There’s still a lot of brush to clear out at the ranch, fences that need repair and horses to ride. But I want you to know that if the fires ever dim, I’ll leave my phone and address behind just in case you need a foot soldier. Just let me know and I’ll be there, as long as words don’t leave me and as long as this sweet country strives to be special during its shining moment on Earth.
But it must be plausible to maintain authenticity. Slickness can be suspicious; loquacity so quickly becomes verbosity. Trotsky was the wizard of oratory during the Russian Revolution, but ultimately the rough Bolsheviks distrusted his showmanship, preferring a speaker who made a virtue out of his own lack of magic which he presented as plain-speaking: Stalin. Gladstone’s performances to huge audiences were astonishing for their sanctimonious energy but they were also displays of grandiloquent vanity pricked by his witty rival Disraeli, who called Gladstone “a sophisticated rhetorician, inebriated with the exuberance of his own verbosity.”The Devil often has the best lines. Robespierre’s call for Terror is powerful, elegant and bloodthirsty. But not always. Himmler is no orator.
The nature of speeches has changed over history thanks to technology. Some of the speeches from the ancient world were recorded by historians who wholly or partly invented speeches they had not heard—but it is likely that Josephus, Tacitus and others quoted here did talk to those who were present. Some of these speeches were the regular table talk of a monarch given to tiny groups of courtiers, such as Genghis Khan’s reflections on conquest and Muawiyah’s on the art of ruling. Cleopatra’s line about her fate was probably repeated by Octavian and recorded by the well-connected historian Livy—I count it as a speech because she was aware they were perhaps her last words on history’s stage.
Nero’s entire life as emperor was a self-conscious theatrical performance—as if he was living on a Roman reality TV show. If he had been alive today, he would certainly have starred in one. Of all the tyrants of the ancient world, he is strangely the most modern. He would have fitted well into the brutal buffoonery of 21st-century politics.
For most of human history, speeches could only be heard by a small number of people, thousands, not more. Those given in the Roman Senate, the Athenian Ecclesia or the English Parliament were initially heard only by those present. It was the same with the battlefield speeches of Alexander the Great before Issus or Henry V before Agincourt. The problem was solved on battlefields by the officers repeating the speeches to their regiments. In the age of printing, the public could read an official version—Elizabeth I’s Tilbury speech was published. Before TV or radio, political speeches were a form of entertainment, almost as much as theatre or musical recital. Thousands turned up to hear Gladstone’s Midlothian Campaign.
The invention of the microphone in 1877 meant that by the early years of the 20th century, speakers could address much larger crowds, leading to stadium spectaculars: “I know that men are won over less by the written than by the spoken word, that every great movement on this Earth owes its growth to great orators and not to great writers,” Hitler wrote in Mein Kampf. But live harangues to large crowds lacked the intimacy that the new technologies of TV delivered in the 1950s.
Television favored some, undermined others. Kennedy looked glamorous, Nixon furtive. Speakers could reach an even larger audience yet attention spans grew shorter. Some speeches were reduced to just the phrases—“the soundbite.” Tape recordings and video also meant that speeches could be given in private then copied and broadcast. The Iranian Revolution was won not on the streets or the minbars but in cassettes smuggled into the country bearing the speeches of Khomeini; Osama bin Laden spread his jihadism through smuggled videotapes.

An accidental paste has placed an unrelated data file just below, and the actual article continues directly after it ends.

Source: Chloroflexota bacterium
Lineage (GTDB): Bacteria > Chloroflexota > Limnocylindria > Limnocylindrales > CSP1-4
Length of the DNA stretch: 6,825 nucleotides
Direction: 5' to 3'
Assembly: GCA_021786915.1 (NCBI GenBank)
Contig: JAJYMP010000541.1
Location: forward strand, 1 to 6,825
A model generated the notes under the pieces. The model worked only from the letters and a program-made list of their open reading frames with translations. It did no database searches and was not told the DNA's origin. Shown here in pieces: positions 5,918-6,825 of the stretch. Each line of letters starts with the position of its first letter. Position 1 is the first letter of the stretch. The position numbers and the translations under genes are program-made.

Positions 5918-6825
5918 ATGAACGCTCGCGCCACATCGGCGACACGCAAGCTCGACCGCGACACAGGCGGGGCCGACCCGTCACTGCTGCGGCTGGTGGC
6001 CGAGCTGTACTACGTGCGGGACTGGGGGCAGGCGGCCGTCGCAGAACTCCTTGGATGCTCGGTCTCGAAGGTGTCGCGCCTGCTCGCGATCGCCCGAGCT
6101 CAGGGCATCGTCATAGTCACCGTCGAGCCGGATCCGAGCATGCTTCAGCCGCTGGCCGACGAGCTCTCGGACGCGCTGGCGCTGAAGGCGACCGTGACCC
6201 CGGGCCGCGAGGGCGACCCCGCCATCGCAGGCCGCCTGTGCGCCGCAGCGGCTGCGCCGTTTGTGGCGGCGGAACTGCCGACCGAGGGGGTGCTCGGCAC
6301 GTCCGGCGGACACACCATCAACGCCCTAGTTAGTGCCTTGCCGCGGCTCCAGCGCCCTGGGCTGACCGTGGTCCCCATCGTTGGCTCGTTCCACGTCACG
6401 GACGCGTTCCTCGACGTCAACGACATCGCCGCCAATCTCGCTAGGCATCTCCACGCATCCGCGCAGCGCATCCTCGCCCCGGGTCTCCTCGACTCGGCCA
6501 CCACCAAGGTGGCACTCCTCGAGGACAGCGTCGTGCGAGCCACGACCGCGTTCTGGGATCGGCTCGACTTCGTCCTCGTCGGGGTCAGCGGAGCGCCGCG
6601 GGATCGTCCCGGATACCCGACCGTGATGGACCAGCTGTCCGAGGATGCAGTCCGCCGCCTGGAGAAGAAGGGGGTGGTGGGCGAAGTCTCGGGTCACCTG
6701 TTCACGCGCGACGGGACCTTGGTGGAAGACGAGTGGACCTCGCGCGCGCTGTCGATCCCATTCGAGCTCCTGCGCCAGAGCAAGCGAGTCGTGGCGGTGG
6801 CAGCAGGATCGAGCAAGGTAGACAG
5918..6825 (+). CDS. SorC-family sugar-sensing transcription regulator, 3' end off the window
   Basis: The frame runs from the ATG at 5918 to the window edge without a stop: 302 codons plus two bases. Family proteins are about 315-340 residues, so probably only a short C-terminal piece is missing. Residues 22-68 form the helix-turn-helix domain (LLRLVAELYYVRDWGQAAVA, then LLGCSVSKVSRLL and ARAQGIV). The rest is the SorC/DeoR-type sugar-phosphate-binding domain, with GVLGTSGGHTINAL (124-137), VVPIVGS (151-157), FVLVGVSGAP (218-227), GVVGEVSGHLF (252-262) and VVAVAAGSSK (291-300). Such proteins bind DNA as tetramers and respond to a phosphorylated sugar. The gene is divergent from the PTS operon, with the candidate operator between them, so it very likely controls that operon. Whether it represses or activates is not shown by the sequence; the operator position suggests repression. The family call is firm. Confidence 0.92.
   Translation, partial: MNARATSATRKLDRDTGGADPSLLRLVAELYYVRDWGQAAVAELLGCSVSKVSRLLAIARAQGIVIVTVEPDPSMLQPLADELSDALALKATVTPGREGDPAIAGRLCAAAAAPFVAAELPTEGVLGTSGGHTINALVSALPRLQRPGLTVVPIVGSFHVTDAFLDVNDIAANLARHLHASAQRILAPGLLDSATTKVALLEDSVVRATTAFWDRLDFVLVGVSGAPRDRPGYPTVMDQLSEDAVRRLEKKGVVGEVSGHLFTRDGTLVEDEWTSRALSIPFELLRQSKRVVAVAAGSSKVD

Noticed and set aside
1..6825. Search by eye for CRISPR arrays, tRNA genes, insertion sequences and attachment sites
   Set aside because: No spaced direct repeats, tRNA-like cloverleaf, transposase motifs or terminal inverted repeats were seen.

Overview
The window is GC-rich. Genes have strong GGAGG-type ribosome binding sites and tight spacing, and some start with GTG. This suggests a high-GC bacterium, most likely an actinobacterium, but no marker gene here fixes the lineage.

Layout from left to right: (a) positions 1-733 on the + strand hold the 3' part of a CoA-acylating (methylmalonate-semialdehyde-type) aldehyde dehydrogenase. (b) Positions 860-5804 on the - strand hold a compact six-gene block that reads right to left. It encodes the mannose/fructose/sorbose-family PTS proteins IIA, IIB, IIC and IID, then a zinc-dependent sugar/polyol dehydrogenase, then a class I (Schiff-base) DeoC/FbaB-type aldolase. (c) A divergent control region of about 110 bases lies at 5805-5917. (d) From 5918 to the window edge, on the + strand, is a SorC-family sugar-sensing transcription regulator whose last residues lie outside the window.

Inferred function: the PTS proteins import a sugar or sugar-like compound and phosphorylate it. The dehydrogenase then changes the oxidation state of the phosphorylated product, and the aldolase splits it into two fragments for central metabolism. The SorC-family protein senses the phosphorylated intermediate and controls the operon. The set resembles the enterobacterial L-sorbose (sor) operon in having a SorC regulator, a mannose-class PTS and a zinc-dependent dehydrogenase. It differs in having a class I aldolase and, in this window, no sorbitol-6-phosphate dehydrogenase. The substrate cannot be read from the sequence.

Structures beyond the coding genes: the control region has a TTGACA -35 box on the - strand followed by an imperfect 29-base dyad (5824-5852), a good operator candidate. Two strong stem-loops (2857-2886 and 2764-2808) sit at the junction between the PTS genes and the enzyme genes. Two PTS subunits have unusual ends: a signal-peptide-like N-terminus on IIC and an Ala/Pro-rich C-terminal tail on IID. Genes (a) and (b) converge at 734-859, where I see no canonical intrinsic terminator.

The Internet and the podcast restored interest in listening to words, yet one might have expected twenty-four-hour news, multi-channel radio and TV, and the epidemic of smartphone distraction to shorten the patience of audiences. The laconic Lincoln would have found no problem with this, even if his lanky simian looks and clumsy, jerky movements would not have worked on screen. Yet the merging of news and entertainment has worked for some. The elegant Obama gave speeches—beautiful, almost Classical phrases, exquisite delivery (touches of Dr. King), inspirational themes (echoes of Lincoln)—that carried him to the presidency. Yet his polar opposite, the bombastic Trump, is an unconventional but very successful communicator and orator, improvising long meandering speeches that delighted rallies of his supporters. They were often broadcast in full, and proved compelling even to his critics. One does not recall the phrases but the impression is authentic and unforgettable.
Trump’s speechmaking highlights something bigger: today, oratory is flourishing in a way that is more visceral and popular than it ever was, even in Cicero’s Rome or Pericles’s Athens. Young speakers like Greta Thunberg and Malala can become instantly world-famous in one televised speech fighting for climate change reform or education. A brilliant novelist like Chimamanda Ngozi Adichie can talk about feminism as a podcast and reach millions. Speeches—or often visionbites or extracts of speeches—are viewed many millions of times on the Internet. The speech has never been more powerful because television and Internet have never been more dominant, while the “old”-style media—newspapers, mainly, and trustworthy news TV—has withered dangerously. So far it is autocrats and populists who have exploited this best by appealing over the heads of traditional media directly to “the people.” But if they can do so, others can, too.
Adapted from Voices of History: Speeches That Changed the World by Simon Sebag Montefiore. Copyright © 2021 by Simon Sebag Montefiore. Excerpted by permission of Vintage, a division of Penguin Random House LLC. All rights reserved. No part of this excerpt may be reproduced or reprinted without permission in writing from the publisher.